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Wright County Courthouse History

In 1856, a two-story, 40-foot building was built as the Monticello Academy in the then county seat of Monticello.  Space was rented by the county for use as a courthouse and county offices.

Buffalo tried to obtain the title of county seat in 1862 and again five years later.  The second time, the offer of a courthouse rent-free for five years apparently convinced voters to approve the change.  At the end of the rent-free period, the county bought the two story, 24 by 36 foot frame building called the Samsell house for $900.

Five years later, in 1878, Wright County built a two-story square brick courthouse with mansard roof and elaborate domed tower in the current French Second Empire style.  Bisbee Bardwell of Minneapolis designed  it and it was built at a cost of $27,634.  However, the high interest of the bonds brought the grand total to $105,000.

The first section of the current courthouse was completed in June 1959.  It has a low, flat curtain-wall of steel and glass on a stone veneered foundation.  Patch and Erickson of Minneapolis designed the building that was built by the Geo. Madsen Construction Co. at a cost of $655,000.  Three other buildings have followed in an effort to keep pace with the growing county population.  In 1971, a $797,599 addition was built, in 1974, a $700,000 addition, and in 1980, a four-story, brown, steel-paneled rectangular block was built for $1.9 million to house social services offices.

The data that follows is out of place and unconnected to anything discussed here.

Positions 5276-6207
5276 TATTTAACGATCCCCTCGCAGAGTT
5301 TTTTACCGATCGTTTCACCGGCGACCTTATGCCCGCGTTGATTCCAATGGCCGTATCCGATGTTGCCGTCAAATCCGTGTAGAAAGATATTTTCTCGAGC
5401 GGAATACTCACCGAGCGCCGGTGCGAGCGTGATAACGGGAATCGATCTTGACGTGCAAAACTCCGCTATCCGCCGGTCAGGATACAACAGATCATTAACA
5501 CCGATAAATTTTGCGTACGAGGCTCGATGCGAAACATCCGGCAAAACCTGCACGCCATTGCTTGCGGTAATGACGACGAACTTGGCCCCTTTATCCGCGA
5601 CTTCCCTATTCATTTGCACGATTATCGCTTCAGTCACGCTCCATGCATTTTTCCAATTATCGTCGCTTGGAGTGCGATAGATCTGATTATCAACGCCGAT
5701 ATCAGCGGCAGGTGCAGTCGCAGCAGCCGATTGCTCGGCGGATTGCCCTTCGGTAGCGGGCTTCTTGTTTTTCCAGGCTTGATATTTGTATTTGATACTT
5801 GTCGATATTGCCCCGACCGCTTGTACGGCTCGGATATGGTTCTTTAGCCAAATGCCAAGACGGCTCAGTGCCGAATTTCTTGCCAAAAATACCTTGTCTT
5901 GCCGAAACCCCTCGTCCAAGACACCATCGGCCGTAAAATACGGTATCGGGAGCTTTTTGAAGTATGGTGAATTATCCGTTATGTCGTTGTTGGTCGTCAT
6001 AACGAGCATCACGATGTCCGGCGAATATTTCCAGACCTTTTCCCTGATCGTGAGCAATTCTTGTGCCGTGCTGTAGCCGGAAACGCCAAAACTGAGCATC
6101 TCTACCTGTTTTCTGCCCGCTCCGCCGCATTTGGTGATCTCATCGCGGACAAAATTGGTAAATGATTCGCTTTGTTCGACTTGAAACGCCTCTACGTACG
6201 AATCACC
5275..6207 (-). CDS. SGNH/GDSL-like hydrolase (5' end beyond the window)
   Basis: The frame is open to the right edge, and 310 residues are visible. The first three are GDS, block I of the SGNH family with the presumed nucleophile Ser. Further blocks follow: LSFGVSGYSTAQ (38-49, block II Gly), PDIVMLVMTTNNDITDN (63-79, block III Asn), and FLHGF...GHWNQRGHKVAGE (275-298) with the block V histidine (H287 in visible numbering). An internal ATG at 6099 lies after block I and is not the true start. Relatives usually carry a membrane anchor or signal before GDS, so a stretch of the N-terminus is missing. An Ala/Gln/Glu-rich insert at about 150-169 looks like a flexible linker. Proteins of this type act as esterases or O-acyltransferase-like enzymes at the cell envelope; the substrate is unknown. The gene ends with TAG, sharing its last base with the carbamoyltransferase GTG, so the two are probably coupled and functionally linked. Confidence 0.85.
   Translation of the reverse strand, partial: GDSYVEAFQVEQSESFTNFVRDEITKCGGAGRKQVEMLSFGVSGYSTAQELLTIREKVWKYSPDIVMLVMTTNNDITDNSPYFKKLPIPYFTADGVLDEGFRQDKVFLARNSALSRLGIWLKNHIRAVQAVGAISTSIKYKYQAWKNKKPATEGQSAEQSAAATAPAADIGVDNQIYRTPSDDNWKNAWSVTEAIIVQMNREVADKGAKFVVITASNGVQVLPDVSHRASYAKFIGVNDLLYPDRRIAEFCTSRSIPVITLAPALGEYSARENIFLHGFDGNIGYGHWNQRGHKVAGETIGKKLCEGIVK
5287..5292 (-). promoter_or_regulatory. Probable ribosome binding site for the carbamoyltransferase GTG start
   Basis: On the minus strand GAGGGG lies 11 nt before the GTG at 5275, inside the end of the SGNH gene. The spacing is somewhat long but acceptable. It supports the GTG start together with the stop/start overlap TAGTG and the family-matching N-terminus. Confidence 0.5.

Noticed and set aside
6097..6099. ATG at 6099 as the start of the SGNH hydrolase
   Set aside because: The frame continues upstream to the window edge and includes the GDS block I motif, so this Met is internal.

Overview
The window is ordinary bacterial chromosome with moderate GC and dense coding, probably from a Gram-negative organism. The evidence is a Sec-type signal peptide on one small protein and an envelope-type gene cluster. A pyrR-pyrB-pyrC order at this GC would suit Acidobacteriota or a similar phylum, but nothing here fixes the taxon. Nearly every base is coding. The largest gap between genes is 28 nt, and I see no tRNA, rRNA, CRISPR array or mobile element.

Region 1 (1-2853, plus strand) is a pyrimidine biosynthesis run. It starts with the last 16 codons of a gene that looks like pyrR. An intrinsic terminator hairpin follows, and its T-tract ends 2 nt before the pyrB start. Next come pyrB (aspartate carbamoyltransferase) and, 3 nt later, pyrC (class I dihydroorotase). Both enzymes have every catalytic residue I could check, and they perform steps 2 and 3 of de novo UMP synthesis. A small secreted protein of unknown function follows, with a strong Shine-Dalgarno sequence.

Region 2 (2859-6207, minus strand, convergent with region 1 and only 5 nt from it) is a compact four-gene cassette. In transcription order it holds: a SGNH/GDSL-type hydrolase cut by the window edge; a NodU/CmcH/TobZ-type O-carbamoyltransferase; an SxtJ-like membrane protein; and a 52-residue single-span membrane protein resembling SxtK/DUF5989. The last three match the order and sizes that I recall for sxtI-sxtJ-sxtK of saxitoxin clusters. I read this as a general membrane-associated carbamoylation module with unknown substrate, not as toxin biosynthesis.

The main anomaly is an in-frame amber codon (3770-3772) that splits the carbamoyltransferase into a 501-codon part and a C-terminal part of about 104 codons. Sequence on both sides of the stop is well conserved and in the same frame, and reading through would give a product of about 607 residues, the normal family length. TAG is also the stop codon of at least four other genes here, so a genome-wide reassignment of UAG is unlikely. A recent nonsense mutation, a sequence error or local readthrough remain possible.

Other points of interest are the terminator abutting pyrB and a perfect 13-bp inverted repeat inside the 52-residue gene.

Historical information adapted from "The First 100 Years... The Minnesota State Bar Association."

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